Finally, but by no means are we suggesting it's the last benefit, the flipped classroom allows students to have ownership of the learning experiences by enabling students who were absent from class or those student needing enrichment or extension to continually interact with the relevant instructional resources outside of school time at their convenience.

Benefit to the teachers

We can almost hear the teachers say, “This sounds like a lot of work.” Yes, it is initially, but once the flipped resources (videos lectures and/or written articles) have been prepared or selected they can be reused as many times as necessary by the teachers until the content become obsolete.

Additionally, flipped mode of instruction allows the teachers to better use class time for fostering students' learning needs via active concept application rather than passive transmission of inert knowledge. Therefore, teachers are motivated to be intentional in the way they use classroom time. They have more freedom to decide how much classroom time to spend with each student and the type of activities to be developed. As a result, each student gets the attention he/she needs.

Finally, this model helps teachers hone their pedagogical skill while providing greater accountability and transparency to parents. Transparency is enhanced as parents observe their children preparing for each class.

A pathway to getting the flipping thing right

The flipped classroom model has its merits for the Jamaican classroom. If properly implemented the model should provide greater opportunities for self-directed instruction. So how should the flipped model be implemented?

The successful implementation of the flipped classroom requires significant initial teacher preparation and investment of teacher time in the development of and/or the selection of appropriate audio/video and/or written articles that will be disseminated to the students. Alternatively, students can be encouraged to prepare their own videos or pre-class reading assignments based on concepts that they have mastered and the teacher can then select the better ones to add to the repository of flipping resources.

Next, the students must access and engage with the prepared material to foster their conceptual understanding of the subject matter. Then, a key but often neglected step is the pre-assessment activity. This is assessment of students' learning after their interaction/exposure to the teacher produced or selected material to determine their academic deficits in relation to the concept they studied. Additionally, the student can prepare and submit questions about the concepts they were exposed to. The teacher then analyses the data from the tests and prepares differentiated learning tasks/worksheets that are specifically designed to target the learners' incomplete or alternate conceptions.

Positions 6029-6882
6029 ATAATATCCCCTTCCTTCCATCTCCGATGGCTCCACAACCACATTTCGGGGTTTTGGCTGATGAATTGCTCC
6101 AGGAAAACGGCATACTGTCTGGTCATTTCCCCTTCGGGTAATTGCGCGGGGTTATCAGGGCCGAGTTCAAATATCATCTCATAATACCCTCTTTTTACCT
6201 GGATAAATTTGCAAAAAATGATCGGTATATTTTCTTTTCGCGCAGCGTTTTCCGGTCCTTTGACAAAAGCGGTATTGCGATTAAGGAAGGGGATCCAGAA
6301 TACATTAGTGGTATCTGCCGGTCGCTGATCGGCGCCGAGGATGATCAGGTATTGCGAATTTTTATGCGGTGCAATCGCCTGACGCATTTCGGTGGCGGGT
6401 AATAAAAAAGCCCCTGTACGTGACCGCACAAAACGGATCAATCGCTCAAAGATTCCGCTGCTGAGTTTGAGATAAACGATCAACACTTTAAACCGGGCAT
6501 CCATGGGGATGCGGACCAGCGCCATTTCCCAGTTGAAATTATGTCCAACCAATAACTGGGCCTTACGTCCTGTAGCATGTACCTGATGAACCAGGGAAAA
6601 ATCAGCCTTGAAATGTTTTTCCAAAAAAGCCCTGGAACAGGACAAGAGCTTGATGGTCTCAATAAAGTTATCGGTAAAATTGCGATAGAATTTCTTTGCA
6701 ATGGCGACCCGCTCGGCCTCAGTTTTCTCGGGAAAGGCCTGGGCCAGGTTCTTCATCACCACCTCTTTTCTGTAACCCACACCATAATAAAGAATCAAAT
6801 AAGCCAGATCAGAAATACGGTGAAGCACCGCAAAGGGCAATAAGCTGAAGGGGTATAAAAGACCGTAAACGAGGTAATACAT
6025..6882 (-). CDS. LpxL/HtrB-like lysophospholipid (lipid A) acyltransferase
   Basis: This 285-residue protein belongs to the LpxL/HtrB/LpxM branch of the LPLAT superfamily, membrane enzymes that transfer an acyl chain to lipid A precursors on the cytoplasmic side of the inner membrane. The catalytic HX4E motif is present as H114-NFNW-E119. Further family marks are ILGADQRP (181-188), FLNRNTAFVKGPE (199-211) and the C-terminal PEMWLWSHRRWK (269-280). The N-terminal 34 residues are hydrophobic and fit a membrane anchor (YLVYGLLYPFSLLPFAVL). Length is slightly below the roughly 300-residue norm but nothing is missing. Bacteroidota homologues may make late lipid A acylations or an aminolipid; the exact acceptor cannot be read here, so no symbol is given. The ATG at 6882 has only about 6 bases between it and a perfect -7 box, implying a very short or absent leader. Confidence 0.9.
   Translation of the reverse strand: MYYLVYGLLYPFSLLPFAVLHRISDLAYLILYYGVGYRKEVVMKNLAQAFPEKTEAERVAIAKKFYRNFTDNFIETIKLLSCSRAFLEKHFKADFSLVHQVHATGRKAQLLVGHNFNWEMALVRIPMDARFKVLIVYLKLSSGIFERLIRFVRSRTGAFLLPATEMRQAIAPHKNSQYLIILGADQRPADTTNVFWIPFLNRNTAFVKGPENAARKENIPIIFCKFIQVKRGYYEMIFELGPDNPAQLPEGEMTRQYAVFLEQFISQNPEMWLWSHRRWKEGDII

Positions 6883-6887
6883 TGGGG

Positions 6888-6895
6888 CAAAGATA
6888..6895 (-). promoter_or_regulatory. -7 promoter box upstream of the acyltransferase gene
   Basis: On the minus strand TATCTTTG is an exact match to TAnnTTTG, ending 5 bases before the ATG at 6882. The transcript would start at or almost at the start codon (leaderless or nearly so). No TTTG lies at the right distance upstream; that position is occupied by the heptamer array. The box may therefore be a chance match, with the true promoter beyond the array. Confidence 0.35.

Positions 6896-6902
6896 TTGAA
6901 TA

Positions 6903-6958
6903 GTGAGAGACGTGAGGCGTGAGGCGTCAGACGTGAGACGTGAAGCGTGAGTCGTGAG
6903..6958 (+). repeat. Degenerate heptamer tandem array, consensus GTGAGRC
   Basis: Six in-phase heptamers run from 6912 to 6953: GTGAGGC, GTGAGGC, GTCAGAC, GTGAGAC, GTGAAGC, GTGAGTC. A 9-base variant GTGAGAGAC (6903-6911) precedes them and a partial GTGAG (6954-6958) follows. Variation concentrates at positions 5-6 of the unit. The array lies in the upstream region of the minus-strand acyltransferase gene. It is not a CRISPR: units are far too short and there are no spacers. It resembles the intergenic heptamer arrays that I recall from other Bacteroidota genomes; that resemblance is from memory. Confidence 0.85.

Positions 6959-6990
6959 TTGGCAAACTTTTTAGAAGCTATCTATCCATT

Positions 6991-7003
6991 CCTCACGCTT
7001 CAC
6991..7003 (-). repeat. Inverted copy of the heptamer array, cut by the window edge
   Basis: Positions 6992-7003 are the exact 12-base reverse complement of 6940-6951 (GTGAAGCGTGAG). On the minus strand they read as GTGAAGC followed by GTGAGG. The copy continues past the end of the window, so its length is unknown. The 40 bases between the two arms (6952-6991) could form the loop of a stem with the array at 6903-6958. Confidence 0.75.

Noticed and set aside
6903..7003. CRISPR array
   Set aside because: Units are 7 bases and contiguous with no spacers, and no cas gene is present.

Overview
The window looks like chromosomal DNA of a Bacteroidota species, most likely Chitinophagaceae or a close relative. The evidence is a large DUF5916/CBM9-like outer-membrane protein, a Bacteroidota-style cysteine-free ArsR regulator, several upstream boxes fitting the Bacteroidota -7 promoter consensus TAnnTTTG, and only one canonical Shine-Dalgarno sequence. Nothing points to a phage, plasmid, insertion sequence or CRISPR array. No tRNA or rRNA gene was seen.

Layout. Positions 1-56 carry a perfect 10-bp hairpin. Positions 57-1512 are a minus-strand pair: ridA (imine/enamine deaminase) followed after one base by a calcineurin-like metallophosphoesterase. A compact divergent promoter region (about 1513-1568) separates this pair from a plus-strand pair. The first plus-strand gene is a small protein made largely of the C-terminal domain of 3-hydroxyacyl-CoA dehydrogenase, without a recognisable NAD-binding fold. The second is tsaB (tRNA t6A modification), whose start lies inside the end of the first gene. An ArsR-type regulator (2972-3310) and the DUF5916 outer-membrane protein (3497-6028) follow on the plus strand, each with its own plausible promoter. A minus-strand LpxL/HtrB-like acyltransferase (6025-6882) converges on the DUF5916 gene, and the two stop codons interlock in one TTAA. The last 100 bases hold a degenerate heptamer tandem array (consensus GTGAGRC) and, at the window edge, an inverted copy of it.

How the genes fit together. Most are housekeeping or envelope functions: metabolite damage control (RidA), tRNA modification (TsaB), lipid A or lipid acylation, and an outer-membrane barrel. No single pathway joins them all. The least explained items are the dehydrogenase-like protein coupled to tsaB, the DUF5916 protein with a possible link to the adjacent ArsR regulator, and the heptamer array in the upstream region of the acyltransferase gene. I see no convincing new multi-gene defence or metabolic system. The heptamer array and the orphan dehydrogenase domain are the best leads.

Once the students' learning needs have been diagnosed, the precious class time is used for engaging learners in higher-order cognitive tasks while the teacher scaffolds them rather than lecture. After all, learning is more effective when learners construct their own understanding and class time is used to deepen understanding rather than to merely provide first exposure to concepts. A coherent implemented path requires expert guidance for the approach to gain traction as a viable learning option, rather than a fad that teachers are indulging in which may frustrate students and their parents.

Miguel Ison is a science educator in the School of Education at The University of the West Indies, Mona. He has over 20 years teaching experience at the secondary and tertiary levels in Grenada and Jamaica.

Dr Clement Lambert is a lecturer in the School of Education at The University of the West Indies, Mona. He is an educational researcher and consultant who has published reports on a variety of educational concerns. Send comments to the Observer or